Not in Denial

This was a note I wrote – ‘Listener’ style – in response to the critics of the 2011 budget.

Keywords: Macroeconomics & Money;

Dealing with addiction is confounded by denial: ‘I’m not a drunk’; ‘One more wont hurt’; ‘I need it to get through the day’; ‘He drinks more than me’. ‘I’ve cut back my drinking (so I can afford the occasional binge)’ ….

Borrowing can be an addiction too: ‘I am not too heavily in debt’; ‘A little more wont hurt’; ‘We need it to keep our life going’; ‘Others are deeper in debt than me’; ‘I am reducing my borrowing (so I can buy that luxury on credit)’ …

A private borrowing addiction is compounded by government borrowing. Perhaps public debt levels would be tolerable if there was not so much private debt. So the addict concludes that the government should borrow more.

We are lucky to have a government which is not in denial. That is how to read the 2011 budget. Sure, it could have used all those justifications to increase borrowing this year: ‘We are not too heavily in debt’; ‘Just a little more’; ‘We need it to stimulate the economy’; ‘Others are deeper in debt’; ‘Its coming down so we can afford another binge’.

Many urged the government to spend-up or tax-down. The temptation in an election year must have been strong – like a recovering alcoholic in a bar. The prudent turn away, because they know the alternative is short term pleasure and long term pain.

The long term pain of borrowing is you have to pay it back, or the country does. One day. Of course the drunk promises to give up drinking, and we can promise to stop borrowing some day in the future. But the crisis usually hits well before we get around to it.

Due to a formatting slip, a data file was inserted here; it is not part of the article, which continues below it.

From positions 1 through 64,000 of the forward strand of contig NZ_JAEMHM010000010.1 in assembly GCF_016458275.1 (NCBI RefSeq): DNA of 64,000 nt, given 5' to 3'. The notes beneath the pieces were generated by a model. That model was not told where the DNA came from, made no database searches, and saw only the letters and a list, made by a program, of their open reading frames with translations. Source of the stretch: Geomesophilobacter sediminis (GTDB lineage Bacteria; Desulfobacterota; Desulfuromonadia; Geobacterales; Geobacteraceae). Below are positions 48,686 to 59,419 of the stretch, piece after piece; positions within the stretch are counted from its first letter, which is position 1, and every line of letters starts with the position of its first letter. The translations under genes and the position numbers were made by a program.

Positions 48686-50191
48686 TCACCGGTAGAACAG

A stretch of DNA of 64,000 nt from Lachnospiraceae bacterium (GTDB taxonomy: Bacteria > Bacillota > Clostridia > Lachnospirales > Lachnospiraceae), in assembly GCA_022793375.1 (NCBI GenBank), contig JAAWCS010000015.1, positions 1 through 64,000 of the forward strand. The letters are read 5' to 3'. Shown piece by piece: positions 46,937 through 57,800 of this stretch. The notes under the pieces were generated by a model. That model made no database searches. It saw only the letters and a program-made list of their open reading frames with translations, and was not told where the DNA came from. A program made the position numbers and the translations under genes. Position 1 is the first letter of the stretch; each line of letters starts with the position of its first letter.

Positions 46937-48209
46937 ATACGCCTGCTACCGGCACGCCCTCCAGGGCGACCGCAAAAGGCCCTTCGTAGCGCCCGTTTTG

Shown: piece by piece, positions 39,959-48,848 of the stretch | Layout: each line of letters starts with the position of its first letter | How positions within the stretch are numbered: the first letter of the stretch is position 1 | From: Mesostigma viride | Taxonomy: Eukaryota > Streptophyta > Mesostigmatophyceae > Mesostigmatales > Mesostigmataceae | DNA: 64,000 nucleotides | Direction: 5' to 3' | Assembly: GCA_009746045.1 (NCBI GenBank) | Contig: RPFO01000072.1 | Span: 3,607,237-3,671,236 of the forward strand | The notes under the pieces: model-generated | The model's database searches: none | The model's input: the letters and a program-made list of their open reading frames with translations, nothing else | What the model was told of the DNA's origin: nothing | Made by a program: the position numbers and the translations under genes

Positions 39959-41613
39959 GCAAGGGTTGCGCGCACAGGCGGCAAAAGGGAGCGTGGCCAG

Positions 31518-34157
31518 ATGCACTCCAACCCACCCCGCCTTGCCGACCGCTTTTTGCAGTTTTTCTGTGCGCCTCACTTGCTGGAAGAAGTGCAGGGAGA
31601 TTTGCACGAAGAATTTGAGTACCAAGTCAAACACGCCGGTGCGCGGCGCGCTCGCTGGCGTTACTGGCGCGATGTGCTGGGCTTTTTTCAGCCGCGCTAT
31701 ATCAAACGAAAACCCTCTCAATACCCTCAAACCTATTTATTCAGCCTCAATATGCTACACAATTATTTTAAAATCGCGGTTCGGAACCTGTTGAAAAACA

A borrowing crisis? Its when the lenders to whom we have become addicted become nervous. Perhaps we wont pay it back; perhaps we wont be able to pay it back. Shouldn’t they get out now before they lose their investments? Yes, lose their investments: as I write lenders to Greece face that possibility. Its called a ‘haircut’, but it means that you get back less than you put in. One can lose a lot of hair. (Investors in some finance companies went bald.)

That they are talking about haircuts in one country, makes lenders nervous about others. New Zealand is not as badly placed as Greece, but there are enough similarities to make investors nervous. That’s what a credit downgrade means. Its not the ratings agents being mean. Their job is to provide guidance about what lenders think.

Two out of the three major agencies have put us on credit watch. Lenders may soon get nervous. As they do they will want higher interest rates. That will be painful for the borrowing addict. That’s you if you have a mortgage or consumer debt; that may be the business you work for since it certainly owes money and may want to borrow more for expansion; that’s you because you pay taxes, and some of those taxes cover debt servicing. (Can’t we borrow more to cover the extra debt costs? You really are in denial arnt you?)

Couldn’t the government have been a little more expansive borrowing more this year, but restraining itself next? Just like the drunk who is giving up tomorrow. The credit ratings wouldnt have changed this week. (They were too busy downgrading the Australian banks;. Australians are debt addicts? You must be joking.) But they might have later in the year. Just before the election – winning the World Cup wont make the lenders any less nervous.

Choosing restraint was a tough political decision. Full marks for the 2011 budget. I’d have restrained differently, but that reflects different analytic and political judgements.

The weakness of the budget? Of course the year to June 2012 could go wrong. (Who was predicting the Christchurch earthquakes?) But the predictable problem is that there may be less lift in the economy after 2012 than the budget predicts. In which case the ending our over-borrowing will be more difficult. I am betting on a tougher budget in 2012. After the election.